College of Education > News and Publications > News: Oct.-Dec. 2012 > Alumna Receives Dissertation Award for Groundbreaking Research

Alumna Receives Dissertation Award for Groundbreaking Research

Dr. Erin McHenry-Sorber '11 Ph.D. has received the Edward W. Chance Memorial Rural Education Dissertation Award from the National Rural Education Association for her groundbreaking research on the politics of teacher strikes in rural communities.

McHenry and little girlCollege of Education alumna Dr. Erin McHenry-Sorber ’11 Ph.D. has received the Edward W. Chance Memorial Rural Education Dissertation Award from the National Rural Education Association for her groundbreaking research on the politics of teacher strikes in rural communities.

Most studies on teacher strikes take place in large urban settings. However, “rural schools and rural communities operate much differently than large urban settings, because community identity is so closely linked to the rural school,” Dr. McHenry-Sorber explains. There’s a big gap in our knowledge of what happens when teacher strikes happen in rural communities.”

Dr. McHenry-Sorber conducted her research in a Pennsylvania community that has experienced several teacher strikes in the span of only four years. She discovered that the prolonged conflict had divided the community into opposing political factions.

“The majority thought of the school district as serving as a social hub of engagement. Things like basketball games and school plays brought the community together,” Dr. McHenry-Sorber says. As far as academics were concerned, she was told that, “the district should focus on the basics, on preparing students for life.”

The teachers on the other hand felt that because of the economic distress in the area, it was their job to help “educate promising youth out of the community.”

Dr. McHenry-Sorber found that, in rural areas, when conflicts aren’t resolved in the formal arena, the different factions develop what she calls competing narratives of community and the conflict moves to the streets.

“The school board really propagated the narrative that the teachers were the enemy of the district, and that they were an elitist group that was willing to bankrupt the district for their own gain,” Dr. McHenry-Sorber says.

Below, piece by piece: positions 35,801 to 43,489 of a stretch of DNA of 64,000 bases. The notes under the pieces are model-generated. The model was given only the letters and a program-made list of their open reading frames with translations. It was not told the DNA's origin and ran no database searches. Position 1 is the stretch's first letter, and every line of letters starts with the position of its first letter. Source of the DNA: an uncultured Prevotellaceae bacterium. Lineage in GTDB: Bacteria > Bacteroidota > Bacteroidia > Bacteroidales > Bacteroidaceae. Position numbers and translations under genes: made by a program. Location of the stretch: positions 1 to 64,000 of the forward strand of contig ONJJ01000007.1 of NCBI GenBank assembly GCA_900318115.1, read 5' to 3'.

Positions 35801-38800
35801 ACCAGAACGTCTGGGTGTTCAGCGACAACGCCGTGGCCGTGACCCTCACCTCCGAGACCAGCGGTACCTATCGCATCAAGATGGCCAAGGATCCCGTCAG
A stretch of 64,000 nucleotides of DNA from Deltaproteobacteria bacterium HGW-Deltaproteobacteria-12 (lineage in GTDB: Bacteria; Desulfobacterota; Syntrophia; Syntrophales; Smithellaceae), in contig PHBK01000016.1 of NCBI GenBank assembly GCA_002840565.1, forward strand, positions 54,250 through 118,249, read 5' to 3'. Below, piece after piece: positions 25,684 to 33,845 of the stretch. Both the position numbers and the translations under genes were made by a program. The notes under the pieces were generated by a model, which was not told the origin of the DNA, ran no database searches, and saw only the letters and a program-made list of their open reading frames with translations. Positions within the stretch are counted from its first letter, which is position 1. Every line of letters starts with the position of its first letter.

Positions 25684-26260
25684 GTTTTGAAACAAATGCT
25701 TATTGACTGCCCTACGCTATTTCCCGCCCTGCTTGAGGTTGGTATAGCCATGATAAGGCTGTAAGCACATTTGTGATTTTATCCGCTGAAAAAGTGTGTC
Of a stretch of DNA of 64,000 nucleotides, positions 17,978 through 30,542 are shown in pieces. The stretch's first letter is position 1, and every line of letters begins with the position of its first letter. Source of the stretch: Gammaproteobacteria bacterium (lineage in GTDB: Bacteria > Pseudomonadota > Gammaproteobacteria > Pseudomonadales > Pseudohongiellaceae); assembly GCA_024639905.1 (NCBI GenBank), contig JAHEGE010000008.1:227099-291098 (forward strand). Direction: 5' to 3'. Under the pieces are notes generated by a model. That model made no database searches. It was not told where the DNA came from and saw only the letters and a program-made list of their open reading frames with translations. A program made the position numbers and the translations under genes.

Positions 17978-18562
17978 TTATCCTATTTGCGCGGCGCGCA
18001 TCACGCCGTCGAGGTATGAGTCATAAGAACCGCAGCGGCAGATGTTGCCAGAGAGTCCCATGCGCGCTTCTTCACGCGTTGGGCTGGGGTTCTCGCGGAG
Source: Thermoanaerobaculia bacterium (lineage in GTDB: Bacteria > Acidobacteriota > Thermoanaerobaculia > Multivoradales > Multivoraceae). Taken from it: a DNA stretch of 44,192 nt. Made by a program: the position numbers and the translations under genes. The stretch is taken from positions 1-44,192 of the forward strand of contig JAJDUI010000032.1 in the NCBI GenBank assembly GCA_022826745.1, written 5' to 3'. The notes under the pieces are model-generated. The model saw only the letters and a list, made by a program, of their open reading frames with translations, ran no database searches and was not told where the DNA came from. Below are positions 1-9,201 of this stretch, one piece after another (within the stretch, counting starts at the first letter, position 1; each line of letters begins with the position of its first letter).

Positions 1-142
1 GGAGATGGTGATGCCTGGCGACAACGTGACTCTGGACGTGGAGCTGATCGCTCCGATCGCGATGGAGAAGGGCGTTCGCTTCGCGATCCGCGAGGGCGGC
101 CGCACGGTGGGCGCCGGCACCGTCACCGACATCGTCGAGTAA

With top teachers’ salaries at more than 200% the median household income for the majority of families in that district, it was no surprise that class conflict was at the root of the problem. The surprise is how far it went.

The conflict “really had long-lasting devastating effects on the community,” Dr. McHenry-Sorber says. Over the course of the conflict, the district had a 40% turnover rate, and the teachers who stayed felt they were being treated like second class citizens. “In fact at one point a sign was up in a community storefront in the town that said, ‘Make my Day…Shoot a Teacher.’”

Dr. McHenry-Sorber hopes to continue researching the educational politics of rural communities. “I grew up in a rural district, and I also taught for several years in a pretty isolated small, rural district. So often there’s the perception in the American mindset that rural communities are these harmonious places full of close knit relationships, but it had been my experience that rural communities were actually political communities full of factions and fragmentation.”

Dr. McHenry-Sorber was invited to present her research at the National Rural Education Association’s annual convention and research symposium in October 2012, in Cincinnati. “It was an amazing study to do. It was a very eye opening experience for me.”

Dr. McHenry-Sorber received her doctorate in educational leadership from Penn State in December 2011, and is currently teaching as an Assistant Professor of Education at Wilkes University.

-- by Chris Whitehead (November 2012)